I’m intrigued by how quickly we get used to music and sounds. Just about every track we listen to these days has electronically-generated content, and even the analog elements are usually processed. Thanks to digital signal processing and software originally developed for the oil industry, singers can even fix pitch and timing.
But that wasn’t so back in the 1950s. Back then sound engineering was mostly about getting clean analog recordings – avoiding the ‘wow’ and ‘flutter’ of stretchy analog tapes and removing the hisses and distortions invoked by valve-based circuitry. Gear to put that stuff back – in a controlled fashion – was uncommon, expensive, and often custom-made. Some of it was mechanical, witness the Leslie speaker system, which rotated the speakers.
Synthesisers were there behind the scenes, but they were usually enormous racks of valve-based electronics and gizmos built into large rooms – RCA had one. More portable models were typified by the Ondes Martinot or Hammond Novachord – Larry Hammond’s stunning 72-note polyphonic synthesiser first produced in… wait for it… December 1938. Yup, he was 40 years ahead of the opposition. And there was the Theremin, which exploited the way a hand could interfere with an electrical field. None were commercial big-sellers, largely because the sounds these instruments made seemed strange to the mid-century ear. Franklin D. Roosevelt was sent a Novachord as a birthday present in 1940, and Henry Ford was an enthusiastic advocate: but most synthesisers of the day ended up being used to generate science-fiction noises for movie sound-tracks.
To my mind the popular switch occurred in the late 1960s when music itself changed. The ground-swell was triggered at popular level when the Beatles began using a Mellotron – a tape-based instrument that let a keyboard player ‘do’ flutes, voice, strings and anything else that could be recorded in an 8-second loop, including a skiffle band. The flute sound, particularly, featured on the 1967 Sergeant Pepper album, played by Paul McCartney. Then in 1970 Swedish musician Bo Hansson popped up with the first ‘progressive’ concept album, Music Inspired by The Lord of the Rings, mostly built around various sounds he managed to wring out of a Hammond organ.
Into the mix came Bob Moog and his transistor-based modular synthesiser system. Nobody knew what to make of it – the general public still didn’t connect with the sounds, still less the instrument itself, which was a wall of knobs, switches and jack-plugs. Part of the problem was the word ‘synthesiser’, which implied it was intended to replicate ‘real’ instruments, and its calibre had to be measured over how well it did that. This was a misconception. Actually, what Moog had done was invent an entirely new class of musical instrument.
The problem was that nobody ‘grooved’ to the sound. It’s a myth that the breakthrough came in 1968 when Wendy Carlos released Moog-ified versions of Bach’s best known compositions. Switched On Bach wouldn’t have become a pop-hit without the groundwork laid previously. Moog-generated sounds had been used for commercial advertising for some time by then, sliding into public consciousness without anybody noticing. And Trek enthusiasts had been listening to the Theremin since the show first aired in September 1966. It all added up, and Carlos’ work turbocharged popular enthusiasm. The first use of a Moog in a rock album, as far as I know, was in 1969 when George Harrison used his Modular on the Beatles’ Abbey Road (‘Here Comes The Sun’ – it’s obvious 15 seconds in and at 1.50). Yah – the Beatles… being innovating geeks and leading the music world…again. Just saying.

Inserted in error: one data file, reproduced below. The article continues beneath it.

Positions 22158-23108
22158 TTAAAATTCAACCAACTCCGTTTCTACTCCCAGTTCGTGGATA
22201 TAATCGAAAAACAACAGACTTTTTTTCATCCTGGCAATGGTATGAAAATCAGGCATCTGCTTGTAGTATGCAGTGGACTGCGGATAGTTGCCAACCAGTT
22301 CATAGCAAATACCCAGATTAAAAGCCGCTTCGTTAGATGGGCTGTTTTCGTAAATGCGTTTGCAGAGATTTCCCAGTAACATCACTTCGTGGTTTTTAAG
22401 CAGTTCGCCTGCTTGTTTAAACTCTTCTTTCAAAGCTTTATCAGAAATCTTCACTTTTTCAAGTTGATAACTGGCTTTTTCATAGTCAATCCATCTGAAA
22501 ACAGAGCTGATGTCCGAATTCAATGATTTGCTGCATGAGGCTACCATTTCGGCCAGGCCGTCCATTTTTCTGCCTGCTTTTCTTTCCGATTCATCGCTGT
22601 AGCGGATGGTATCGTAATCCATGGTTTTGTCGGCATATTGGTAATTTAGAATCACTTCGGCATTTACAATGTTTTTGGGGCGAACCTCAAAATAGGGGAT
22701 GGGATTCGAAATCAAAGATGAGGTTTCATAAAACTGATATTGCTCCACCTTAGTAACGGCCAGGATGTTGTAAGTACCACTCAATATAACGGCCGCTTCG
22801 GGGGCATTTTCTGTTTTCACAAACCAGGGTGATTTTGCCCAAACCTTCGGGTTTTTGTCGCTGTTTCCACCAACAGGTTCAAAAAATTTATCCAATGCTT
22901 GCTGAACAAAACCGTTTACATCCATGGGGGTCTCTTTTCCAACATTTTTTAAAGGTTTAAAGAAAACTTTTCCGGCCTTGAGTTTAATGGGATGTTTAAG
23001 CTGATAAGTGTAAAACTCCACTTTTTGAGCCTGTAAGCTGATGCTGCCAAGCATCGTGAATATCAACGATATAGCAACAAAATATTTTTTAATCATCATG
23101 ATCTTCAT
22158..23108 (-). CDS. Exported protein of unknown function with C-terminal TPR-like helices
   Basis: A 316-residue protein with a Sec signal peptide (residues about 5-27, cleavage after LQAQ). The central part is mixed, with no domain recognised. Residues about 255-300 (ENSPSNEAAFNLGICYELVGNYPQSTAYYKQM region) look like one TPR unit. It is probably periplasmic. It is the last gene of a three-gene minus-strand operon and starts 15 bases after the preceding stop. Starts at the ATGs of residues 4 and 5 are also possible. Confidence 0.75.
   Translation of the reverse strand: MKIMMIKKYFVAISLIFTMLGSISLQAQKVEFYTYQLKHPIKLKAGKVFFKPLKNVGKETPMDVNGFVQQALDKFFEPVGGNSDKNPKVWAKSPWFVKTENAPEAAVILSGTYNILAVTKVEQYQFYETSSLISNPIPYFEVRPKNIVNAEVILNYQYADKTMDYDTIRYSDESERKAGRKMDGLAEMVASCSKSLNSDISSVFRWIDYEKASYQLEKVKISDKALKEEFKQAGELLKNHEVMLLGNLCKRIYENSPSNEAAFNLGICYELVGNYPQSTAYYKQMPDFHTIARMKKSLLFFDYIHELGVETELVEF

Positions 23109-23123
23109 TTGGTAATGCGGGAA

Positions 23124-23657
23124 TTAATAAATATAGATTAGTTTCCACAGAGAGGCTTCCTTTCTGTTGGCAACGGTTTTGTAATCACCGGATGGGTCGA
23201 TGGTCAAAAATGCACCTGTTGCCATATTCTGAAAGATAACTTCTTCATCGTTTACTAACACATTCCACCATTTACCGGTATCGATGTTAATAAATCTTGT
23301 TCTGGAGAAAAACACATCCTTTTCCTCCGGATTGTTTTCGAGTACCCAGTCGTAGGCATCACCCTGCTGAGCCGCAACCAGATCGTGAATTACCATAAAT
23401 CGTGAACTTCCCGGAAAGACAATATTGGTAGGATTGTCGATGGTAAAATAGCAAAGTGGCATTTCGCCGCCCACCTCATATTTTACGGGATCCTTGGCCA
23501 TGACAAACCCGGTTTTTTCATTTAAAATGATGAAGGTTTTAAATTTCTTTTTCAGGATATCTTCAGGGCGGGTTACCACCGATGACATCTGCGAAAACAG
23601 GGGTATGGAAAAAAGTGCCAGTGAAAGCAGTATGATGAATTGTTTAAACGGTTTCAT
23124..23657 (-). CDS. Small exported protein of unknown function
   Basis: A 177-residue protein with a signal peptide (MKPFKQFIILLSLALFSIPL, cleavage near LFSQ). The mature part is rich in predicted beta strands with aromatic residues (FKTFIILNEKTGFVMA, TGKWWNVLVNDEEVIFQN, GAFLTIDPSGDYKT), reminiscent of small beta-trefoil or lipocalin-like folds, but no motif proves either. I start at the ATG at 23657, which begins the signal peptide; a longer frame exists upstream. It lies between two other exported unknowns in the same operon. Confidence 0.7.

The original Modular Moogs were racks of signal generation and processing modules patched together using 6.5 mm telephone-exchange style jacks – you could configure it to any combination, and they were amazingly flexible. But you could only master the instrument if you could visualise what analog electronic circuits did to wave-forms (I recall struggling with a Model 15, their ‘suitcase modular’, before I knew how to do that). And they were also studio instruments, unless you happened to be Keith Emerson. By 1970, thanks in part to Emerson’s use of his monster (300kg!) Modular Moog on stage, Bob Moog figured there was room for a performance version.
This emerged as the Minimoog Model D which was, incidentally, the first synthesiser I learned to play. Again, it took a while for buyers to figure out the strengths. It was monophonic, which caused confusion because it had a piano-style keyboard – I heard a story that Rick Wakeman bought his first Mini cheap because its original owner thought it was broken, as it couldn’t play more than one note at a time.
Actually, the Minimoog was designed to be played like a violin. One hand controlled the pitch via the keyboard, the other the timbre and other aspects of the sound via two convenient pitch-bend and modulation wheels, and the front-panel controls.
As for the sound? Well, I bet you get to hear a Moog synthesiser more often than you know. Analog synth sound went through a low point in the 1980s, when you could (and I did) buy Moogs dirt cheap. But then it took off. The Mini could produce a fat and wicked bass, partly because its three oscillators wouldn’t stay exactly in tune with each other, which ‘grunged’ things wonderfully. The main key to the sound was the patent filter design – originally the 904-series in the Modulars, but the current types have a direct heritage. You haven’t lived until you’ve listened to a Moog patent 24db/octave low-pass ladder filter in action. Trust me. I own one.
But also trust me – you will have heard it. The thing is, we’re so accustomed to that style of sound, these days, that we don’t notice it, for all its total awesomeness. Sigh.
Copyright © Matthew Wright 2017